Take running, for instance. In addition to having a nearly unlimited variety of roadways for 5K and 10K races through everything from historic neighborhoods to rural byways (one weekend race even went through the Fort McHenry Tunnel, which goes under the Baltimore harbor), Maryland hosts marathons and half marathons (the Baltimore Running Festival, for example, offers a variety of distances, including that 26.2-mile stretch.) The state also brings in trail runners (one of the Ragnar Relay events, the Reebok Ragnar, will take place in Cumberland), JFK 50 miler and track & field athletes (the state’s high schools and colleges offer up their facilities to outside events.)
Cycling is another great example. In addition to large recreational rides (one example is the Seagull Century in October, which benefits Salisbury University), the state hosts the Gran Fondo National Championship in Frederick, in September. In addition, there are more than 50 trails, many following former railways, to host all manner of events.
Baseball and softball events come to play in Maryland and return year after year. In Wicomico County alone, for example, USSSA hosts its Eastern World Series and its Blast at the Beach, and Fruitland Baseball Tournaments will host 10 straight events before the summer is over. Wicomico County offers seven facilities of varying sizes, with a range of amenities.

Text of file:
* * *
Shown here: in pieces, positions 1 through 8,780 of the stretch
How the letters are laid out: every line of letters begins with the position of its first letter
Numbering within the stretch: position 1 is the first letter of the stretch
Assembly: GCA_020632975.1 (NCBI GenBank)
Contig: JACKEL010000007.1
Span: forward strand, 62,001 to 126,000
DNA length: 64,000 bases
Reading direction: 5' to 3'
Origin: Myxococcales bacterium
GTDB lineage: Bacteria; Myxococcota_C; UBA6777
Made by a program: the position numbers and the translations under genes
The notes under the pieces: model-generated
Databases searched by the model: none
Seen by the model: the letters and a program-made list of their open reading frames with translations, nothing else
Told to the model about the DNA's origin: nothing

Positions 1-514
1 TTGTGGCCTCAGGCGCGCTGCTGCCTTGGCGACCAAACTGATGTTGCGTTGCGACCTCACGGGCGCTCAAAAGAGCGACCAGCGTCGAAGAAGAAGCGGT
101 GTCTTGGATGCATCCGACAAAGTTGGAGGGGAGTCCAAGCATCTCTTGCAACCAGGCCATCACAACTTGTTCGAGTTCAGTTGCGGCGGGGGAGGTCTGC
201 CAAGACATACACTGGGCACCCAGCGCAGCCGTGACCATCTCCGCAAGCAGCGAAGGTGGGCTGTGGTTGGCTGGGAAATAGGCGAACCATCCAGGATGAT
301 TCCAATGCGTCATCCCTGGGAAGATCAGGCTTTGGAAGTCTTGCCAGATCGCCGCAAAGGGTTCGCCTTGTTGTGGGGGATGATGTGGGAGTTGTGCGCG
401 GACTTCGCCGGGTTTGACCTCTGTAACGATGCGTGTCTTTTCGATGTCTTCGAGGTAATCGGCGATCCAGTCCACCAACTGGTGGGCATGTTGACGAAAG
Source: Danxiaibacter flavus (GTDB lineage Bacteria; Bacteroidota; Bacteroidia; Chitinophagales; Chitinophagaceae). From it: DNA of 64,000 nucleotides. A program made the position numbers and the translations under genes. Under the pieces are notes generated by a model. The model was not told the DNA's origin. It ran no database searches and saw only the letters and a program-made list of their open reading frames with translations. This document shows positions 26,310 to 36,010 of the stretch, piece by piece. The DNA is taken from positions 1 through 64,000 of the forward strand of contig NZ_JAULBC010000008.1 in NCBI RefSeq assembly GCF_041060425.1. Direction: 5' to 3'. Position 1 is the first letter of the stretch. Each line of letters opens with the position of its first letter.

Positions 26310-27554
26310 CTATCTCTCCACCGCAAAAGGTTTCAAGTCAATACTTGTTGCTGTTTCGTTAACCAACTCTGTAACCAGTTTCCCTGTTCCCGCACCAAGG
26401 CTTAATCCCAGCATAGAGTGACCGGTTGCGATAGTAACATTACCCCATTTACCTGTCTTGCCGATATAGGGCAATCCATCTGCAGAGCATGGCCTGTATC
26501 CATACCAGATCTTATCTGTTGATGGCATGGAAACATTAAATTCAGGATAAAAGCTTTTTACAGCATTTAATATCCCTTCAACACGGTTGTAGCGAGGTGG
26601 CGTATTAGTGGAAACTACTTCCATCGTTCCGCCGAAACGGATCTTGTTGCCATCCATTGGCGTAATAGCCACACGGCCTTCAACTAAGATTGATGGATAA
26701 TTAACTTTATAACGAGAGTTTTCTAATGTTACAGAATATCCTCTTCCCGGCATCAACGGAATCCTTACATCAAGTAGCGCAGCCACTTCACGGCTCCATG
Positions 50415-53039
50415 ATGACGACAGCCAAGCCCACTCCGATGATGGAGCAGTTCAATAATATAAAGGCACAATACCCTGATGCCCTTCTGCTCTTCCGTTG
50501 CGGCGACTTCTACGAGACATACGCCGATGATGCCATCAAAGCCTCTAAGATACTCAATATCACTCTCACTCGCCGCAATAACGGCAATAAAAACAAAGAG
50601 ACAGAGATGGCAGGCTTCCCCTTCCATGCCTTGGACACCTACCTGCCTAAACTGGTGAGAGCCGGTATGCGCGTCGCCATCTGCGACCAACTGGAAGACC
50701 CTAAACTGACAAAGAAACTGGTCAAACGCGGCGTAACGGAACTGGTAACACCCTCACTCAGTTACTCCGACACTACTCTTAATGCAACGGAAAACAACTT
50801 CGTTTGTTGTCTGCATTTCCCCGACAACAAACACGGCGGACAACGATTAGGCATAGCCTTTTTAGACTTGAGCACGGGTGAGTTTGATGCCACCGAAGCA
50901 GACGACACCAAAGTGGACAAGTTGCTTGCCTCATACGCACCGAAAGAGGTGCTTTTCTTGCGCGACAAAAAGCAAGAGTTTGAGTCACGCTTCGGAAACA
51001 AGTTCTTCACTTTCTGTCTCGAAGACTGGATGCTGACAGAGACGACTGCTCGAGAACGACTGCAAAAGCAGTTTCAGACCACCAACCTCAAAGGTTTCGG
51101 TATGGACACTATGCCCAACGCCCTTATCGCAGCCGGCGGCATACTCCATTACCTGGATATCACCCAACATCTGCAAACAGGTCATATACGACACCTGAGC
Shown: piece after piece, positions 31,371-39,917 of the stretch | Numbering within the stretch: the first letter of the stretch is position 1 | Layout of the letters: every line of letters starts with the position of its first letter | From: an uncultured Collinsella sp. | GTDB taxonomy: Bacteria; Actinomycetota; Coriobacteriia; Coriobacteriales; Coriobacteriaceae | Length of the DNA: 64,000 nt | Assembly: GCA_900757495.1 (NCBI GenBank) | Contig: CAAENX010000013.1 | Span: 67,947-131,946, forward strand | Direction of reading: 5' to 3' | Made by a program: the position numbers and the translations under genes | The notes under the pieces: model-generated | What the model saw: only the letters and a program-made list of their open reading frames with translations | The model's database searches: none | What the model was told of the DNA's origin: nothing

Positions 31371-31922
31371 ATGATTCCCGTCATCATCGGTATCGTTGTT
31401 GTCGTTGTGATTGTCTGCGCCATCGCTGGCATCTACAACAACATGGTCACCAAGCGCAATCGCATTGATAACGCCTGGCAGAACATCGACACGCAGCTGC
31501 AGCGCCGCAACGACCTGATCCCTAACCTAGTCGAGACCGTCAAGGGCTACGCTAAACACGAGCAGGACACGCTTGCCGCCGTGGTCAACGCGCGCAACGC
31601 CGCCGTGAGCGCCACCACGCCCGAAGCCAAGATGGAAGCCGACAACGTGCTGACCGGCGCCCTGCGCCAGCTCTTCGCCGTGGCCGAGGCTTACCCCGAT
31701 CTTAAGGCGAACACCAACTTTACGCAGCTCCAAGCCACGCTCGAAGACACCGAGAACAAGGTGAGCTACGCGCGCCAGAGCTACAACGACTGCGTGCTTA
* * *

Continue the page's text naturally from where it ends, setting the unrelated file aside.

ryland is also the birthplace and home of Cal Ripken and in Aberdeen, only 35 miles from Baltimore, is the Cal Ripken Stadium, where tournaments are held throughout the season. Facilities include the baseball stadium, dugouts, concessions and merchandise stands. The venue is a replica of Oriole Park at Camden Yards, and now features The Warehouse, a Marriott property for athletes and families.
With so much to offer, it doesn’t come as a surprise that Maryland is also home to some of the most well-respected tournament organizers and event rights holders nationwide. Among those are Elite Tournaments, Aloha Tournaments, Corrigan Sports Enterprises, Disabled Sports USA and Hogan’s Lacrosse. National Governing bodies with their headquarters in the state include North American Table Tennis, Orienteering USA, US Lacrosse, US Table Soccer Federation, National Steeplechase Association, United States Youth Cricket Association and the Thoroughbred Racing Association. These organizations host many of their events in the state.
“We at Maryland Sports have the fortune to work with them all year-round,” says Hasseltine proudly.
Accessibility and venues are outstanding reasons to consider the state, but when you add in TEAM Maryland, says Hasseltine, you’ve discovered the reason behind the exponential growth of sports events.